BSE: Bush Knew

Ian Andrew Bell fork at ianbell.com
Mon Jan 5 11:37:24 PST 2004


..or more succinctly, on the subject of Mad Cow Disease, Bush doesn't 
want to know.  And he doesn't want you to know, either.

Of 375 million cattle slaughtered in the United States between 1990 and 
2002, fewer than 15,000 were even tested for BSE.  If we extrapolate 
that the FDA found only one BSE case in 16,250 cattle tested between 
1990 and 2004 in America there could statistically have been 25,000 
BSE-infected cows put into the food system.  If you need any greater 
clue that the US FDA doesn't even care to hear the results of testing, 
know that even those cows tested are still put into the food 
distribution network BEFORE the results come back from the lab.

The U.S. government has continually reduced staffing for testing and 
performing quality assurance at slaughterhouses, and in fact by law 
U.S. Beef Inspectors cannot make unescorted, unannounced, or 
spontaneous inspections of slaughterhouses.  They can't even enter the 
facilities without first proving that the log books which packers 
regularly fake are indeed fraudulent -- how can you prove the log books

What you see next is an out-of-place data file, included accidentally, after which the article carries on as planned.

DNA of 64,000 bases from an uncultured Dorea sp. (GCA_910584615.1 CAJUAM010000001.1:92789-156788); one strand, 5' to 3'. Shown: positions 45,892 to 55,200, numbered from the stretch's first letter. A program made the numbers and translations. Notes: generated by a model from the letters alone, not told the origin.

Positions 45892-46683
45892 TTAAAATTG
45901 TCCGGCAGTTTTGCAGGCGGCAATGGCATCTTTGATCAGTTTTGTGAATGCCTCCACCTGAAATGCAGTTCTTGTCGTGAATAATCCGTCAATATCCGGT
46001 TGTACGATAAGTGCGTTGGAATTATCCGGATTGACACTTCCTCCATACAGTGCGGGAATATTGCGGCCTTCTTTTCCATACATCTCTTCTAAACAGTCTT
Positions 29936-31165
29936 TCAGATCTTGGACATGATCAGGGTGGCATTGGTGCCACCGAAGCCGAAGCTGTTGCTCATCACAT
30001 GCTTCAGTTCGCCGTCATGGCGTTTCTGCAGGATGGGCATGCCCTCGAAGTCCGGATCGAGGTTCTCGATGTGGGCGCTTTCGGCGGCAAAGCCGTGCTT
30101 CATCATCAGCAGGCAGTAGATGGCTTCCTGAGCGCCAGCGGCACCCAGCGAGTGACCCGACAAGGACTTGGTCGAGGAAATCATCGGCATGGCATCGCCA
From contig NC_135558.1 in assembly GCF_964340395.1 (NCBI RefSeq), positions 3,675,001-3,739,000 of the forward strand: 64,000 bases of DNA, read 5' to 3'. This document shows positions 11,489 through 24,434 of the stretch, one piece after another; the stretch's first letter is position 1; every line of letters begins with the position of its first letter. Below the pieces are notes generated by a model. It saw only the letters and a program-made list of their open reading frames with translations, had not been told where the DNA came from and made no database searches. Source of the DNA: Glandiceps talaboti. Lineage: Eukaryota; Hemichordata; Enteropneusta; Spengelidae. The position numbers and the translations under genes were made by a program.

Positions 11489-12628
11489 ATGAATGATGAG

are fraudulent if you can't even enter the premises?

A great book on the subject is Schlosser's "Fast Food Nation".  He 
wrote most of this before BSE so he was mostly writing about E.Coli, 
though the lessons still apply.

http://www.amazon.com/exec/obidos/tg/detail/-/0060938455/

Effectively, though, even AFTER lessons learned from the BSE outbreaks 
in the UK, throughout the EU, and in Canada the Cattle industry in the 
US still resists regulation and the Republican congress abets continued 
ignorance.  For instance, while Cattle are no longer fed the offal of 
other cattle they ARE fed the blood of other cattle, and the offal of 
chickens, pigs, and fish which have in turn consumed the offal of 
cattle.  This is because the beef industry likes to feed ruminants like 
cows high-protein foods to fatten them up in the final 30 days before 
slaughter so they taste better and yield more (though fattier) beef.  
BSE can of course jump from species to species so in effect there still 
are no laws or practises to prevent the disease from spreading even 
today.

Interestingly, BSE may have been rampant in North America for decades 
and, if so, has likely been misdiagnosed as Alzheimer's Disease or 
other forms of subacute spongiform encephalopathy:

	http://www.cyber-dyne.com/~tom/Alzheimer_cjd.html
	http://news.bbc.co.uk/1/hi/health/892819.stm

...if you know someone who suffered/suffers from Alzheimer's but is 
abnormally young, they probably ate BSE-infected beef and contracted 
CJD.

-Ian.

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